- While total oil and gas deal count declined in 2019, total deal value held up thanks to several mega-deals, primarily in upstream and downstream.
- Majors and large independents are expected to drive deal making as they continue to optimize their portfolios and divest higher carbon projects.
- International oil and gas companies will likely continue to expand their downstream footprint to pursue growing demand for petrochemicals.
- Continuing challenging market conditions could drive further U.S. shale sector consolidation in 2020.
Bigger was better in 2019
While total deal value in 2019 increased 40% to $370 billion, thanks to several upstream and downstream mega-deals, overall deal count declined year-over-year (YOY) by 40% as companies continue to struggle with low commodity prices and challenging market conditions, according to Deloitte’s “2020 Oil and Gas M&A Outlook.” The annual report explores the factors that impacted 2019 M&A activity and provides insight on trends to watch for in 2020.
A look back at 2019: M&A sector by sector
- Upstream deal values totaled $156 billion, up $26 billion YOY. Only 208 deals were struck, 40% below the five-year trend. The U.S. was the hub of global upstream M&A last year, representing more than 60% in terms of both deal volume and value.
- Midstream significantly increased in both deal count and deal value in 2019, striking 76 deals worth $78 billion, a 30% and 50% YOY increase, respectively. Private equity spend increased in this sector as investors pivoted from production to infrastructure.
- Downstream deal value reached $114 billion, a decade high and almost double the prior year and five-year average, while the number of transactions declined 15% YOY.
- Oilfield services (OFS) deal making stalled with deal values reaching $19 billion in 2019, down $2.5 billion YOY and 35% below the five-year average. Volumes decreased 20% YOY, 10% below the five-year average.
“As we enter 2020, the new decade seems to be ushering in a new era of oil and gas portfolio design driven by changing shareholder and investor expectations. As portfolio optimization, capital discipline and sustainability issues move increasingly to the core of corporate decision making, the drivers and types of deals will likely evolve.
– Duane Dickson,
vice chairman and U.S. oil, gas and chemicals leader, Deloitte Consulting LLP
“Facing continued headwinds, many private equity firms are being forced to hold their investments for a longer period as an IPO or sale to a corporate buyer is often not a feasible exit strategy, except for the most valuable positions. These challenges are pushing most portfolio companies to focus on operations to generate returns, until an exit can be made.”
– Melinda Yee,
partner, Deloitte & Touche LLP
M&A outlook for 2020: More of the same, but a little bit different
According to the report, absent an increase in commodity prices, the dampened level of deal making activity is expected to continue in 2020. However, as many companies change their portfolios to match external market conditions and their own shifts in strategic priorities, evolving trends and themes could shape the oil and gas transactions market in the year ahead and beyond.
Past M&A to spur future M&A activity
The largest driver in 2020 divestitures will likely be massive 2018 and 2019 acquisitions. Upstream companies involved in recent deals are expected to continue to realign their portfolios and strategies while also looking for divestment opportunities that allow them to focus on expanded footprints and assets.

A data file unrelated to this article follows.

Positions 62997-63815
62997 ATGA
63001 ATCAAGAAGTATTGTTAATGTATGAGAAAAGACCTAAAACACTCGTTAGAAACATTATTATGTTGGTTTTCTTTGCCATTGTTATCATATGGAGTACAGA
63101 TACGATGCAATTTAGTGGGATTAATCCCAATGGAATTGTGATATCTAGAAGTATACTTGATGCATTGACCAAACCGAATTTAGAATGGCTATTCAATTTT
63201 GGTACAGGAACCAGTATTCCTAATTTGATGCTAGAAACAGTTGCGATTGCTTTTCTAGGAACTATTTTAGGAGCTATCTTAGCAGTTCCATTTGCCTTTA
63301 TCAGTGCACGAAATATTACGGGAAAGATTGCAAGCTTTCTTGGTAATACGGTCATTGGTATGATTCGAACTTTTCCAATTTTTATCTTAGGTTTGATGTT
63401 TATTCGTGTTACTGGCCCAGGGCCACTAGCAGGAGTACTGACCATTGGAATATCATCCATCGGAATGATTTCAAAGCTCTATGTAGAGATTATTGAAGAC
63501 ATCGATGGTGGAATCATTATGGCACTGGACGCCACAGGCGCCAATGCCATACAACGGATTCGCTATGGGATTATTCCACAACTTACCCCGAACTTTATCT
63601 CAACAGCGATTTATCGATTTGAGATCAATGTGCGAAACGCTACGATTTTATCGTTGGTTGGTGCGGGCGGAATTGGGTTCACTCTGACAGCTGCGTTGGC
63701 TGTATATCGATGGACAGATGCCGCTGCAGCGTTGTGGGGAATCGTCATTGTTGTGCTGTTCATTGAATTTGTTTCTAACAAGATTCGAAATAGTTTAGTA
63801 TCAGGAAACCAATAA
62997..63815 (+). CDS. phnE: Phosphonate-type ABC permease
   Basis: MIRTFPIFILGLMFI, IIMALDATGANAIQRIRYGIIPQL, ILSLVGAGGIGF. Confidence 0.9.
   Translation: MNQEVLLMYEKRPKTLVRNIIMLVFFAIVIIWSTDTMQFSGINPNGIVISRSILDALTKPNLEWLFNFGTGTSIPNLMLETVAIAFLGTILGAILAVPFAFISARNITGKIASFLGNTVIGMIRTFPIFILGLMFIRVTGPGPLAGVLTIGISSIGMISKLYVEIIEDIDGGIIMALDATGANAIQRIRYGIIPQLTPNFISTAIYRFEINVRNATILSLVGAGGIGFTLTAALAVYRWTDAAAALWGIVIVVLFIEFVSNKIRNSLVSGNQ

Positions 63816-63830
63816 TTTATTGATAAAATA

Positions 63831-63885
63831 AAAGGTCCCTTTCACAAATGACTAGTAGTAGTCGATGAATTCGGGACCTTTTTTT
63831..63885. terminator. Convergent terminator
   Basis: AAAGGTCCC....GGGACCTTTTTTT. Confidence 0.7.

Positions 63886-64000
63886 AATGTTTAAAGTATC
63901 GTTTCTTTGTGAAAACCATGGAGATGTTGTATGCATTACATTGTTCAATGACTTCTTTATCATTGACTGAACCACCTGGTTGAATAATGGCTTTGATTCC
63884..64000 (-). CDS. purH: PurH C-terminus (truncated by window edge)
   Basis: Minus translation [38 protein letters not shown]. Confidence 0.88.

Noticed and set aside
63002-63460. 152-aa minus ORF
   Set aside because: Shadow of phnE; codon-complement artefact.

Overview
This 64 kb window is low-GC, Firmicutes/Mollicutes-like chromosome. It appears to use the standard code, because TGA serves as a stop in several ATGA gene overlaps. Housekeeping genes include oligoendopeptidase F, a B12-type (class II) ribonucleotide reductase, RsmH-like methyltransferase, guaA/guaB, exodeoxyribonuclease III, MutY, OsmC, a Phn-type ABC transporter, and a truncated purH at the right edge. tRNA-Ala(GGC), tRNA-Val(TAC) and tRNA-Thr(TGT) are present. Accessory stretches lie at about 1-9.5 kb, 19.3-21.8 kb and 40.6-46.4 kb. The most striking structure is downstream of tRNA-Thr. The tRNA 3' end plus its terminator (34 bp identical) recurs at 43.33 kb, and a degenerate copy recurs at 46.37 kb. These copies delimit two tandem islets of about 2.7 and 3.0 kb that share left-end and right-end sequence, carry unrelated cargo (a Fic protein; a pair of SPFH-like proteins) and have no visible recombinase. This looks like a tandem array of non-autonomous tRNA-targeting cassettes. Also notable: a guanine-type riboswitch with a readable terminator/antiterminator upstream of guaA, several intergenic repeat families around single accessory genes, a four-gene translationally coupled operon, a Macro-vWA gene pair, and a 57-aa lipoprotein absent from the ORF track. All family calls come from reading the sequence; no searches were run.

Pursuing greener pastures means divesting higher carbon assets
In looking at existing assets, some companies are considering carbon footprints when it comes to divestitures. As investor sentiment has changed, oil companies have increased their discussion of environmental, social and governance (ESG) issues. As the size of ESG investment funds grow, so could oil and gas companies’ interests in burnishing their environmental credentials. To that end we will likely see not only increased renewables investment but also carbon-based divestures.
Majors expected to be primary catalyst for global M&A
In 2019, the majors divested a wide swath of assets across a range of geographies and resource types. The pace may slow down this year, but opportunities remain for further portfolio streamlining with some potentially large asset divestitures across U.S. shale plays, the North Sea and Asia-Pacific in play.
Integrated and national oil companies moving onward and downward
To capitalize on growing chemicals demand, most international oil and gas companies are continuing to expand their downstream footprints, beyond refining assets, and into distribution, retail, and chemicals businesses. This investment push, that has primarily targeted integrated refining and petrochemical assets, as well as fuel and natural gas networks in the Middle East and Asia Pacific, is expected to continue.
Capital markets freeze could prompt upstream and OFS consolidation
In 2020, we could see more consolidation of upstream and OFS companies as capital markets refuse to thaw, and topline U.S. production growth continues to decline. Sellers and management teams, however, might need to be willing to forgo significant premiums to get the deals done in order to achieve the synergies and economies of scale that form the strategic basis for executing the deal — which may make stock more palatable as currency.
Private equity strategy shift may bring shale sector consolidation
A pivot in private equity’s traditional strategy may accelerate consolidation in shale. With the oil and gas IPO market dead in the water and debt issuance trending monotonically downward since 2014, private equity firms and their portfolio companies are rethinking their traditional build-and-flip strategy. The year 2020 may see the build-to-operate model fully take flight in the Permian and beyond.